The MSCI World Index, as well as U.S. and Asian equity gauges, are ripe for a “multi-month” correction after valuations soared, said Nader Naeimi, who helps oversee $90 billion for the Sydney-based mutual-funds manager. AMP Capital last week began moving to cash assets from equities, anticipating a decline in stocks, Naeimi said. “The Goldman inquiries have triggered a fresh wave of anxiety for investors,” Naeimi said in an interview today. “Not only is the market worried who might be next, it’s anticipating tighter regulation of the banking sector. Given how over-bought stocks had become, this may be enough to trigger the sharp correction in the overall market that we’ve been expecting.”7. 'Reputation in tatters' - Felix Salmon at Reuters reckons Goldman Sachs' reputation is in tatters.
It seems to me that Goldman owes its clients and the public a massive apology. Blankfein has already said that Goldman “participated in things that were clearly wrong and have reason to regret”; he should make it clear that Abacus falls into that category. Instead, he’s trying to brazen it out, and is saying that the SEC’s charges are “unfounded in fact”. That might make sense from the point of view of a legal strategy, but it doesn’t make sense if he’s trying to rescue what remains of his and his firm’s reputation.8. Head shaking material - This is hard to believe and the timing is suspicious. The SEC has released a report exposing its failings in managing somehow not to prosecute Ponzi schemester (and Texan cricketing enthusiast) Allen Stanford. Here's the Reuters version.
SEC Inspector General David Kotz said on Friday that the Fort Worth, Texas office of the SEC conducted examinations of Stanford in 1997, 1998, 2002 and 2004, "concluding in each case that Stanford's CDs were likely a Ponzi scheme or a similar fraudulent scheme." "The only significant difference in the Examination group's findings over the years was that the potential fraud grew exponentially from $250 million to $1.5 billion," Kotz found.So how did this happen?
Kotz also found that the former head of enforcement in Fort Worth, Spencer Barasch, "played a significant role" in quashing investigations of Stanford and sought to represent him on three occasions after he left the SEC. In 2006, he did briefly represent Stanford before being informed by the SEC ethics office that it was improper to do so. When asked why he was so insistent on representing Stanford, Barasch replied, "Every lawyer in Texas and beyond is going to get rich over this case. Okay? And I hated being on the sidelines," according to Kotz's report.9. 'The moment' - Simon Johnson at The Baseline Scenario puts the SEC fraud charges against Goldman Sachs into historical context well.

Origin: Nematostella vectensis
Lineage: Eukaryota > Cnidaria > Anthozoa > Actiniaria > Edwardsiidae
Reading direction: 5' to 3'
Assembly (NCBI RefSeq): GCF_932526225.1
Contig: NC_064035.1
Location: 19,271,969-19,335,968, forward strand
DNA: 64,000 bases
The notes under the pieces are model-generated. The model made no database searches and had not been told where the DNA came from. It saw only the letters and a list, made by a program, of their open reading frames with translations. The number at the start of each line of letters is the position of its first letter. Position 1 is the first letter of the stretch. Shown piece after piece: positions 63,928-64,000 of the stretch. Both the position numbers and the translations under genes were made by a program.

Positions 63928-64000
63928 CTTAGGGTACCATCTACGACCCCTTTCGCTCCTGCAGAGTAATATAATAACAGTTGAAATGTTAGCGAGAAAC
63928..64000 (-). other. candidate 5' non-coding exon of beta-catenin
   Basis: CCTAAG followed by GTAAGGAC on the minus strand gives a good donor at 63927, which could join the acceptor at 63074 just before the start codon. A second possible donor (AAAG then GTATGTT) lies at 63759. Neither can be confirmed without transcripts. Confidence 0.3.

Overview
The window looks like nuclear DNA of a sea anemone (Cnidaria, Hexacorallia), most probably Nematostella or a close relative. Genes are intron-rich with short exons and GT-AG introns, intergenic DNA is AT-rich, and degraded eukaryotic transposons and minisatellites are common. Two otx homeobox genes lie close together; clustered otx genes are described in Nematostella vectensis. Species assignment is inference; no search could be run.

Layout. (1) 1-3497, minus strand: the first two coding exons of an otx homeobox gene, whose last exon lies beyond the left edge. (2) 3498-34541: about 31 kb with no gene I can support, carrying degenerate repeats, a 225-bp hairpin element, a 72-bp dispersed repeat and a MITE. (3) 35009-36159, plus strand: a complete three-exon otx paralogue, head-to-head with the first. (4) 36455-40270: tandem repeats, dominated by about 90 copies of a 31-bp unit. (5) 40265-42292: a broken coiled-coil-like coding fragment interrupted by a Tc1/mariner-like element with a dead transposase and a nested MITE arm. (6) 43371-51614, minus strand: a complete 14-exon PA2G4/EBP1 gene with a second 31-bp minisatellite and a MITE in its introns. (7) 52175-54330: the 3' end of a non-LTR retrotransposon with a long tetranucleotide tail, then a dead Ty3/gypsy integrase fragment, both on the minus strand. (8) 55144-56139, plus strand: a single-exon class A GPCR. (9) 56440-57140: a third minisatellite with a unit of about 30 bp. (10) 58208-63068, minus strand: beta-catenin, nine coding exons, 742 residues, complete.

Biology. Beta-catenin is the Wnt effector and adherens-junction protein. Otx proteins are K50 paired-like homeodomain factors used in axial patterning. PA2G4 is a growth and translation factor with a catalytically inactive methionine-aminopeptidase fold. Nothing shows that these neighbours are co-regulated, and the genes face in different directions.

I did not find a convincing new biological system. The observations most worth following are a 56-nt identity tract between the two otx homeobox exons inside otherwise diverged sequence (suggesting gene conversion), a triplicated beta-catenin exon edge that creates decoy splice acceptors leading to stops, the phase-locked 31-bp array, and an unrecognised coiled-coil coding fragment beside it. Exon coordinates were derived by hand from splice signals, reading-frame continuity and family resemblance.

We have waited long and patiently for our Ferdinand Pecora moment – a modern equivalent of the episode when a tough prosecutor from New York seized the imagination of the country in the early 1930s and, over a series of congressional hearings: laid bare the wrong-doings of Wall Street in simple and vivid terms that everyone could understand, and created the groundswell of public support necessary for comprehensive reregulation. On Friday, that moment finally arrived. There is fraud at the heart of Wall Street, according to the Securities and Exchange Commission. Pecora took on National City Bank and J.P. Morgan (the younger); these were the supposedly untouchable titans of their day. The SEC is taking on Goldman Sachs; no firm is more powerful. Pecora exposed the ways in which leading banks mistreated their customers – typically, retail investors. The SEC alleges, with credible detail, that Goldman essentially set up some trusting clients and deliberately misled them – to the tune of effectively transferring $1 billion from them to a particular unscrupulous investor. Pecora had the drama of the congressional hearing room and used his skills as an interrogator to batter the bastions of Wall Street, day-after-day, with gruesome and convincing detail. We don’t know where and when, but the SEC action points in one direction only: Lloyd Blankfein (CEO of Goldman) in the witness box, while John Paulson (unindicted co-conspirator) waits in the on-deck circle. Either Blankfein knew what was going on – and is therefore liable before the law – or he was clueless and therefore incompetent. Either way, the much vaunted risk management and control systems of Goldman, i.e., what is supposed to prevent this kind of thing from happening, are exposed to be what we have long here claimed: bunk